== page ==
Cast Iron Chaos RecentChanges

LoginLogoutRegisterContact the WebmasterPayPal Me

Facebook Cast Iron Cooking Community Passes One Thousand Member Mark

September 27, 2012: Facebook is home to many communities, dedicated to every subject imaginable…including antique cast iron cooking pans from the 19th and 20th centuries. "Cast Iron Cooking," a Facebook "open group" focusing on this esoteric topic, has found a large following and just passed one thousand members. In celebration of this event, an antique cast iron skillet was awarded to the one thousandth member on September 26th.

Most of the participants on the Facebook group are amateur "foodies" – people who cook for family or as a hobby, not professional cooks and chefs. Topics on the group range from identifying the original manufacturers of antique pots and pans dating from 1950 all the way back to the 1860s, based upon identifying traits including manufacturer logos and signatures stamped on the bottom of a pan. The group's members also revel in cooking extravagant meals in cast iron dutch ovens and skillets. Dozens of mouth-watering pictures of delicious-looking food are posted to the group every day. Facebook's "commenting" utility encourages the group's members to encourage one another, provide praise and compliments to the cooks, and arrange meetings and get-togethers. These meetings are known as DOGs (Dutch Oven Gatherings) in the cooking community. Recipes are posted regularly with such names as "Better Than Sex Cake" and "Easy Skillet Apple Pie."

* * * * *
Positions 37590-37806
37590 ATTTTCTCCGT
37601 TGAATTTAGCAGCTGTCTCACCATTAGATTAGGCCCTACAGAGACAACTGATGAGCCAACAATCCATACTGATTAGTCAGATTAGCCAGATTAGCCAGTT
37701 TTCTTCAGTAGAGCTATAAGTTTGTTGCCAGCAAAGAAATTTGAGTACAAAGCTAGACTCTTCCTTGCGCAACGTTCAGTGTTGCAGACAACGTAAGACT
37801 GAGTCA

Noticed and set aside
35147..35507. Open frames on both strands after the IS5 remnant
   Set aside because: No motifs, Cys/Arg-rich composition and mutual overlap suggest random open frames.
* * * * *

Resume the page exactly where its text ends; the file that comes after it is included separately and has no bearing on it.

One typical message topic posted on September 25th stated, "I've learned more in here, in the short time I've been a member, than I did in the previous year I've been collecting cast iron. Everyone is friendly, helpful and knows their stuff. I get inspired by the pics too. Glad I joined." This posting received five Facebook "likes" within an hour. An informative response to an inquiry on how to identify a pan rusted from decades of neglect stated, "Surface rust can often be removed using a simple solution of one part white vinegar and one part water. Soak the piece for 30 minutes in a container large enough to treat the entire pan at once. If not completely submerged in the vinegar solution, the result will be an unevenness of color. Then scrub using a stainless steel scouring pad or steel wool, and rinse well. Additional half hour soaks/scrub sessions may be necessary and are OK, but don't leave the piece soaking for longer periods. Once free of rust, the piece should be thoroughly rinsed, dried, and seasoned to prevent its return."

"E.W. Modemac," the founder and administrator of the group, announced on September 1st, "A Griswold #8 10-inch cast iron skillet, manufactured between 1925 and 1940. This cast iron pan will be given as a free gift, shipped at no charge, to the 1,000th member of Facebook's Cast Iron Cooking group. Yes, I'm serious." Iron cookware manufactured by Griswold (the company folded in the 1950s) is a hot item on eBay and other sites, with cast iron pieces from this manufacturer often fetching prices of $100 or more. After the winner of the contest was announced, one member of the group commented, "I didn't know a Griswold was at stake! I would have unjoined & rejoined!! Dang it! LOL…"

As one regular commenter wrote, "It's just a well seasoned bunch of friends."